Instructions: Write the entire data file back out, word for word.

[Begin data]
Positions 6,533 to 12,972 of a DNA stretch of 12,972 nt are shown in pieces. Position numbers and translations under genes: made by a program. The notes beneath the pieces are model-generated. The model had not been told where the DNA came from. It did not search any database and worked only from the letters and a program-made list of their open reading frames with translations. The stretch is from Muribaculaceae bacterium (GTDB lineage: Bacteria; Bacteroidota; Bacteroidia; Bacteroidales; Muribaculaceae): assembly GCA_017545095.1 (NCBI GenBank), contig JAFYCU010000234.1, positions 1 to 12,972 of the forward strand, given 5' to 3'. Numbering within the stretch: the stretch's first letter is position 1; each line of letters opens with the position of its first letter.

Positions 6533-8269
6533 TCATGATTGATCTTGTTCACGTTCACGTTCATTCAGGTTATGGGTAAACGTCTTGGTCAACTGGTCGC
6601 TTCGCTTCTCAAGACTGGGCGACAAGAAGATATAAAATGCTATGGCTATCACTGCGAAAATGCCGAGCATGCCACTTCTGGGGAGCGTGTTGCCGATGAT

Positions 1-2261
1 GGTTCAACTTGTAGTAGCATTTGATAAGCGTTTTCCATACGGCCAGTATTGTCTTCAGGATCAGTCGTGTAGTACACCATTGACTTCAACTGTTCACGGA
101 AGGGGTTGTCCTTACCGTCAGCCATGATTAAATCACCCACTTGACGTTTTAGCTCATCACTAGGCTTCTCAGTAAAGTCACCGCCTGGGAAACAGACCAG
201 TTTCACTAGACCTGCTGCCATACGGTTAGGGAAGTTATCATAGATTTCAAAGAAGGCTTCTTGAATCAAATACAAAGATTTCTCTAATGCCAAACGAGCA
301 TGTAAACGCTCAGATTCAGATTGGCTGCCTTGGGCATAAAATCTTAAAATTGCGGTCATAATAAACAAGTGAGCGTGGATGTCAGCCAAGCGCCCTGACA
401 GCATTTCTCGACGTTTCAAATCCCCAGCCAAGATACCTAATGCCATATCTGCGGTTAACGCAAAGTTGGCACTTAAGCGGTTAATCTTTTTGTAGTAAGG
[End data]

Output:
Positions 6,533 to 12,972 of a DNA stretch of 12,972 nt are shown in pieces. Position numbers and translations under genes: made by a program. The notes beneath the pieces are model-generated. The model had not been told where the DNA came from. It did not search any database and worked only from the letters and a program-made list of their open reading frames with translations. The stretch is from Muribaculaceae bacterium (GTDB lineage: Bacteria; Bacteroidota; Bacteroidia; Bacteroidales; Muribaculaceae): assembly GCA_017545095.1 (NCBI GenBank), contig JAFYCU010000234.1, positions 1 to 12,972 of the forward strand, given 5' to 3'. Numbering within the stretch: the stretch's first letter is position 1; each line of letters opens with the position of its first letter.

Positions 6533-8269
6533 TCATGATTGATCTTGTTCACGTTCACGTTCATTCAGGTTATGGGTAAACGTCTTGGTCAACTGGTCGC
6601 TTCGCTTCTCAAGACTGGGCGACAAGAAGATATAAAATGCTATGGCTATCACTGCGAAAATGCCGAGCATGCCACTTCTGGGGAGCGTGTTGCCGATGAT

Positions 1-2261
1 GGTTCAACTTGTAGTAGCATTTGATAAGCGTTTTCCATACGGCCAGTATTGTCTTCAGGATCAGTCGTGTAGTACACCATTGACTTCAACTGTTCACGGA
101 AGGGGTTGTCCTTACCGTCAGCCATGATTAAATCACCCACTTGACGTTTTAGCTCATCACTAGGCTTCTCAGTAAAGTCACCGCCTGGGAAACAGACCAG
201 TTTCACTAGACCTGCTGCCATACGGTTAGGGAAGTTATCATAGATTTCAAAGAAGGCTTCTTGAATCAAATACAAAGATTTCTCTAATGCCAAACGAGCA
301 TGTAAACGCTCAGATTCAGATTGGCTGCCTTGGGCATAAAATCTTAAAATTGCGGTCATAATAAACAAGTGAGCGTGGATGTCAGCCAAGCGCCCTGACA
401 GCATTTCTCGACGTTTCAAATCCCCAGCCAAGATACCTAATGCCATATCTGCGGTTAACGCAAAGTTGGCACTTAAGCGGTTAATCTTTTTGTAGTAAGG